Step 6-2

Step 7: Click on Add External JARS to add Selenium JARS.

Step 7

Step 8: Search for the folder containing the downloaded Selenium Client Driver. Click on the folder libs in the downloaded Selenium folder.

Step 8-1

Highlight all the jar files and click open. Highlight the two jar files outside the lib folder and click open.

Step 8-2

Step 9: Click on Apply and Close.

Step 9

Step 10: Check whether the following two library folders appear on your Eclipse dashboard. If this is the case, then you have successfully configured Selenium WebDriver with Eclipse.

Step 10

Running the first test in Selenium WebDriver

Let’s test whether a specific URL such as google.com functions well. We will conduct this test using the Chrome browser. Every browser used in Selenium testing has a unique browser driver. In our case, we need to download the Chrome driver. This can be downloaded from here. Select the Chrome driver that corresponds to your operating system.

Chrome Driver

After downloading the chrome driver, you need to create a class file and add import statements for the necessary classes like WebDriver and ChromeDriver from Selenium.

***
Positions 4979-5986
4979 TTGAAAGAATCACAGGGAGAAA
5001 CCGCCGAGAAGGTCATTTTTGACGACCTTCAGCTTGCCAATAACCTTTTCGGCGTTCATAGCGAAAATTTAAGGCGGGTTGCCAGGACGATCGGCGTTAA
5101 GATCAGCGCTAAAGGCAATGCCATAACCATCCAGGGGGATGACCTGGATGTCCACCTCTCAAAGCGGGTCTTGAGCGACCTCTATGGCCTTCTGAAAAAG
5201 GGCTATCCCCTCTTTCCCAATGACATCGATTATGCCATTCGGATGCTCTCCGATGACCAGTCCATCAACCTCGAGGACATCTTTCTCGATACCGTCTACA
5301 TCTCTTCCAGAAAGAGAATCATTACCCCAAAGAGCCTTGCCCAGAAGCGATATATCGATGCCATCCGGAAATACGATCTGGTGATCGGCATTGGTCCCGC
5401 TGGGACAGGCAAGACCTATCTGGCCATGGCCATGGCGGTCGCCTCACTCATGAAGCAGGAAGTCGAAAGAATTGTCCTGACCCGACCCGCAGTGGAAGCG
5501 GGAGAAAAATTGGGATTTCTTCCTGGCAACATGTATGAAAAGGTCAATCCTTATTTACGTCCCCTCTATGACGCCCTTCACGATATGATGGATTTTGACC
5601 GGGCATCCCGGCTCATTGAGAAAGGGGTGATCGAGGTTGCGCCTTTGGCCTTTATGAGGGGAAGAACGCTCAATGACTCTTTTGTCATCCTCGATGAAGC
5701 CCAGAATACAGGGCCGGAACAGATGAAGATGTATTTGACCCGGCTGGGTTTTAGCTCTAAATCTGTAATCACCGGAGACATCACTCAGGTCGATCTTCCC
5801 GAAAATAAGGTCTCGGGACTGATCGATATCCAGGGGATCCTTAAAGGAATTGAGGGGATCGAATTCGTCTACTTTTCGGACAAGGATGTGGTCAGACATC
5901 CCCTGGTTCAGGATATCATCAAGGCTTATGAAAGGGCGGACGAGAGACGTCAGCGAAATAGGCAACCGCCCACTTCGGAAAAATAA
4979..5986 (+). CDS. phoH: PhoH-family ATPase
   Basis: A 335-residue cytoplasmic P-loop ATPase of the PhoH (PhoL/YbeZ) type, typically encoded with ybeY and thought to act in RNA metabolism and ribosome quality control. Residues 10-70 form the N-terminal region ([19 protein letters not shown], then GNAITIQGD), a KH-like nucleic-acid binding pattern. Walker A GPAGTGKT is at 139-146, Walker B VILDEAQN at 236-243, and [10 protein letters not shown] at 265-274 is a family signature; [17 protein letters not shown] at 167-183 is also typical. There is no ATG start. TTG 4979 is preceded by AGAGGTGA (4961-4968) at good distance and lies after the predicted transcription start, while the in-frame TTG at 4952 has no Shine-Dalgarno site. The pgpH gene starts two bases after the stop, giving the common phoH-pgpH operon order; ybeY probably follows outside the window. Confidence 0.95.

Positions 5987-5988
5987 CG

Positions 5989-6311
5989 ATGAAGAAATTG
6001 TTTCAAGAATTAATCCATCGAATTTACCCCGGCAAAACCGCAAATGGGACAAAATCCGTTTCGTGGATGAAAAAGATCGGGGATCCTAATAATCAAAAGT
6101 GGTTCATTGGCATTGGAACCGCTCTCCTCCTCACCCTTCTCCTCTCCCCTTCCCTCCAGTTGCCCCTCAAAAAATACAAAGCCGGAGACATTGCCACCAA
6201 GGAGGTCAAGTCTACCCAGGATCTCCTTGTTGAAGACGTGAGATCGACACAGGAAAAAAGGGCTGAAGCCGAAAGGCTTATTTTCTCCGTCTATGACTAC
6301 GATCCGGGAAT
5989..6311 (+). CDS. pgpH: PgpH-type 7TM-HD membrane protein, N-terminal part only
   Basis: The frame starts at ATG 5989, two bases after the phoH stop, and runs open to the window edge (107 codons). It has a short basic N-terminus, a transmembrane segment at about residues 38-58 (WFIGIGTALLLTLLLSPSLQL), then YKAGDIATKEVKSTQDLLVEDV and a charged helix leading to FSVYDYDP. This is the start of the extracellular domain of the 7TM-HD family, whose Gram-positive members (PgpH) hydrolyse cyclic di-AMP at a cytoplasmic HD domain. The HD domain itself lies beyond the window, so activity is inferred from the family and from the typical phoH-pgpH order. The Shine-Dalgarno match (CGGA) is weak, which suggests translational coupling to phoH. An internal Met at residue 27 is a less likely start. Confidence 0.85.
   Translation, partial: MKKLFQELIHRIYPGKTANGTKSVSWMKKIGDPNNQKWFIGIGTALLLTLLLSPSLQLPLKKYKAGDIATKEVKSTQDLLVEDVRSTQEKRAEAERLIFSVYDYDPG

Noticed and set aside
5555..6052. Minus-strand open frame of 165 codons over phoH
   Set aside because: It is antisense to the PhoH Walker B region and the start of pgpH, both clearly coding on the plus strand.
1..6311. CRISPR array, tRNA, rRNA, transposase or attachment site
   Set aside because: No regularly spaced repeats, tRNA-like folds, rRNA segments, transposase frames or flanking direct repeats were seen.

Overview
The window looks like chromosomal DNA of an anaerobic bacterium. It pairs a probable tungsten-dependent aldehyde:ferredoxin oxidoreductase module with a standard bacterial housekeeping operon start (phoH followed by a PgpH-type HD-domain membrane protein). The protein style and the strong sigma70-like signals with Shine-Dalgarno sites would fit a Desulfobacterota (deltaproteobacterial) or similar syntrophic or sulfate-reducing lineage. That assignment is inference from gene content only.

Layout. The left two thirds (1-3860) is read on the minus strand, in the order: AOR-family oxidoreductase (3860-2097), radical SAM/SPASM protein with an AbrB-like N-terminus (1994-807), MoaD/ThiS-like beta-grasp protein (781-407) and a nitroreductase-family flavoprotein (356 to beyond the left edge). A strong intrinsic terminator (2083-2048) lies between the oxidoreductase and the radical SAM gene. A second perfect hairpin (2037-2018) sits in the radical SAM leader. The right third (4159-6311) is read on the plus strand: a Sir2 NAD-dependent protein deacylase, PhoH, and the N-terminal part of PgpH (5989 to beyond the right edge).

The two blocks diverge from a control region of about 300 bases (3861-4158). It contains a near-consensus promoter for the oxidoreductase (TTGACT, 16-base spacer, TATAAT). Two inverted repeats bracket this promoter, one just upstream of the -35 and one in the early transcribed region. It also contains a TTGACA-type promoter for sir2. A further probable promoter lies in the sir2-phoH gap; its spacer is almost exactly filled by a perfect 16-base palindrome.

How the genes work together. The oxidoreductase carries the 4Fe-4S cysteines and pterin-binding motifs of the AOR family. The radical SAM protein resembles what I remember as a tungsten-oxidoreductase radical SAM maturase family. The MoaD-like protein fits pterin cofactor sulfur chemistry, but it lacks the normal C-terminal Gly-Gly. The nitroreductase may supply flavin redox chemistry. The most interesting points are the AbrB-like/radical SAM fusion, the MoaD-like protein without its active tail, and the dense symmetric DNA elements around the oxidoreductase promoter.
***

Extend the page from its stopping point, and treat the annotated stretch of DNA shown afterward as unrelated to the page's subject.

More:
import org.openqa.selenium.By;  
import org.openqa.selenium.Keys;
import org.openqa.selenium.WebDriver;  
import org.openqa.selenium.chrome.ChromeDriver; 

You should write the test within the main function.

public class FirstTest {
  public static void main(String[] args) {
    // Test code goes here
  }
}   

The next step involves setting the path of the downloaded executable file. The following is an example of how the property can be set.

System.setProperty("webdriver.chrome.driver", "D:\\ChromeDriver\\chromedriver.exe");

The following snippet is used to instantiate the driver.

WebDriver driver = new ChromeDriver();

Launching the Google website requires setting its correct URL. In our case, the URL for Google is www.google.com. The corresponding snippet will be as follows.

driver.get("http://www.google.com/"); 

Let’s assume that we want to search for something on the website. The following snippet will help us to run the search.

driver.findElement(By.name("q")).sendKeys("cheese" + Keys.ENTER);